After my grandmother's death, the family congealed in Virginia to settle the distribution my grandparents' belongings. Both of them were packrats of the first order, so there was quite a bit to sort through.
My grandfather served in the Army from the early '30s to the late '60s. He was an engineer. Through World War II, he served in a mostly African American unit. My understanding was that you had an entire company of African Americans structured as any other group would be, but then an all-white command structure would be attached on top. Consequently, you'd get black lieutenants and white lieutenants and, despite the fact that both were the same rank on paper, the white officer was higher ranking. I don't bring this up to discuss the morality of the racism inherent in such a system – my grandfather was a product of his times and, considering how proud he was to serve in semi-integrated unit when many took pains to avoid serving with blacks, I think the case can be made that my grandfather was, if no better than many men of his era, certainly no worse than the average man – but, instead, need to point the fact out to explain the Army's interest in my grandfather's belongings.
It turned out that my grandfather's War Era notebooks constitute one of the most significant first-hand records of the achievements of the African American soldiers/engineers. Apparently the records left behind from the soldiers themselves are spotty. Unlike more glamorous African American groups, like the Tuskegee Fliers, there was little interest in efforts of these engineers and the historical records were left to scatter. But there, sitting in an old metal desk – a discard from my grandfather's days as an attaché to NASA – was a nearly day-by-day account of the engineers and what they went through. It filled several hand-sized leather bound "journalist pads" and was supplemented by nearly 700 photographs. Most of these photographs were of empty roads. My grandfather was an engineer and he studied roadwork with a connoisseur's mixture of technical knowledge and sincere enthusiasm. About of a third of them were pictures of the black troops and their white officers at work and at rest. My grandfather never expressed an interest in photography as anything more than a blunt tool for quickly capturing visual data, yet his photos of human subjects are arresting.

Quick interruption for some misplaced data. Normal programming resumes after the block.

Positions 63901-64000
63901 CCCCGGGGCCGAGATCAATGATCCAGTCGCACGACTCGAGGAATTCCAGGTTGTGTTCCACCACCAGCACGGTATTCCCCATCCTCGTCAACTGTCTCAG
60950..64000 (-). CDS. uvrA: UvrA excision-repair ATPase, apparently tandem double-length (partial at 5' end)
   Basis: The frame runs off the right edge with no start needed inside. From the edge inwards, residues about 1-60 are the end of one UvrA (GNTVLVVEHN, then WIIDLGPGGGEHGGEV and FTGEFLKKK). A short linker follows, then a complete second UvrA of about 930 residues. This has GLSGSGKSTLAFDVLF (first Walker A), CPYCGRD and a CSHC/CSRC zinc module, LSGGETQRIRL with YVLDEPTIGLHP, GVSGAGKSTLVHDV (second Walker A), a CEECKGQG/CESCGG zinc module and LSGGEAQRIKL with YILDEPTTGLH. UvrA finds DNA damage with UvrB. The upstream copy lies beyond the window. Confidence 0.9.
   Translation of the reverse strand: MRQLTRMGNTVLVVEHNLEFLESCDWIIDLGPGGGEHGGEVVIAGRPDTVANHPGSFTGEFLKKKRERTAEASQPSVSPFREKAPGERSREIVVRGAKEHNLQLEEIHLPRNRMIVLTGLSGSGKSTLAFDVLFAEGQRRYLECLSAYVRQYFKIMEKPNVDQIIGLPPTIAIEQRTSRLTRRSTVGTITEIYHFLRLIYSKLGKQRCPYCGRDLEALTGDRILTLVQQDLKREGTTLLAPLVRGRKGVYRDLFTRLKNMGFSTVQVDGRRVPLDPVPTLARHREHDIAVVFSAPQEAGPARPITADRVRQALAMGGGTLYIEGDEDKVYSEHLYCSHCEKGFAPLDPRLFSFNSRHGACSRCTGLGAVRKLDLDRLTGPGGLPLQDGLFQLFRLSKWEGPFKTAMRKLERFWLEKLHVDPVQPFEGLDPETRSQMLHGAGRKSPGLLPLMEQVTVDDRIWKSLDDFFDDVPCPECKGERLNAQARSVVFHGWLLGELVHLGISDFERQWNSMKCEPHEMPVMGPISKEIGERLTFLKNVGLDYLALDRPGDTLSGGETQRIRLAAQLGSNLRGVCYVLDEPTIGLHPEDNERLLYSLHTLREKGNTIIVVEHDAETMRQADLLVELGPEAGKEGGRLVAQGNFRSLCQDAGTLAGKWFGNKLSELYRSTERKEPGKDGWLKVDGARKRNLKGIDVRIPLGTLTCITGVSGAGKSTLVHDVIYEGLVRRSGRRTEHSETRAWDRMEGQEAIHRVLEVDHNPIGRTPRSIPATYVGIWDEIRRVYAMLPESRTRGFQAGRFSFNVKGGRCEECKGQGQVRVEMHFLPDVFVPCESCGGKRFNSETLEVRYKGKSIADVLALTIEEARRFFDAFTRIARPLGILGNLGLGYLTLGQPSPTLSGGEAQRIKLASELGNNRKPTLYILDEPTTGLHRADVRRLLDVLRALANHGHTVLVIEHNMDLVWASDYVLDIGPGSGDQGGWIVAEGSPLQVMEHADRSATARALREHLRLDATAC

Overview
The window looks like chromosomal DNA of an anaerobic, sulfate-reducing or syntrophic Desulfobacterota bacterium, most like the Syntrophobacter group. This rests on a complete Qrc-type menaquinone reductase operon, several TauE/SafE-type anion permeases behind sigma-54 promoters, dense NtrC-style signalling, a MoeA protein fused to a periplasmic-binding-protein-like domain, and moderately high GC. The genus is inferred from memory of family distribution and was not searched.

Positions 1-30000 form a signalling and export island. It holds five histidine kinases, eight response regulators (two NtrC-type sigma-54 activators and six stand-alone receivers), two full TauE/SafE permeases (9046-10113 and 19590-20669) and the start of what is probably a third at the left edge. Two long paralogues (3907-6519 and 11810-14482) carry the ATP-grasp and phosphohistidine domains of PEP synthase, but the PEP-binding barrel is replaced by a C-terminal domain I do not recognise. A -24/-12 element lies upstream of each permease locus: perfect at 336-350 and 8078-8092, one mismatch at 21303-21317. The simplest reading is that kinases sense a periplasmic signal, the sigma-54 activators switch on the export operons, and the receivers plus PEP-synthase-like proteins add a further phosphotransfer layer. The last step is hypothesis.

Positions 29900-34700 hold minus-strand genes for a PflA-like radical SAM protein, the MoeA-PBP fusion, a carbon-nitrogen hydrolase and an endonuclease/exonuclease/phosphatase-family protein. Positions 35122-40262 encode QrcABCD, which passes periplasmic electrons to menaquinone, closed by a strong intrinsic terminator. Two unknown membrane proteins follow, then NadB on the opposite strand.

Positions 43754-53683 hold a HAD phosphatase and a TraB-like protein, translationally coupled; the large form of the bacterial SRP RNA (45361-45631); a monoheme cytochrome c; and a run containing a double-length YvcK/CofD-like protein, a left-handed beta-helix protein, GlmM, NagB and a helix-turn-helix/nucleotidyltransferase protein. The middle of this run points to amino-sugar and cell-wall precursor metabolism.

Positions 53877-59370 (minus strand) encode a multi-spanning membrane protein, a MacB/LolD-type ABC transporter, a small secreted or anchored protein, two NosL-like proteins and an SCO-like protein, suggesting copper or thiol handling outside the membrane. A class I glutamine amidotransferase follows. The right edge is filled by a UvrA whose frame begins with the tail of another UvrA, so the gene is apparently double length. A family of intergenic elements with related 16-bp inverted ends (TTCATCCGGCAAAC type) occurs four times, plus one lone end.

The Army contacted us to ask about the notebooks when my grandfather died. That was years ago. My grandmother said the wanted to keep them. Her children, if they wished, could donate the to the Army Engineers archives after her death.
When her strength began to fade, the debate was picked up in earnest.
There were several people who wanted hold on to the journals. Initially, I was one of them. Though, as the debate went on, we came to feel that our grandfather wouldn't have wanted us to hold on to these if it meant that it might be denying the men in them the credit he often claimed they richly deserved. If these things constitute the richest story of their lives, then we didn’t think one family's claim on their grandfather should potentially deny hundreds of families of knowledge about their grandfather. We told the Army to take what they want.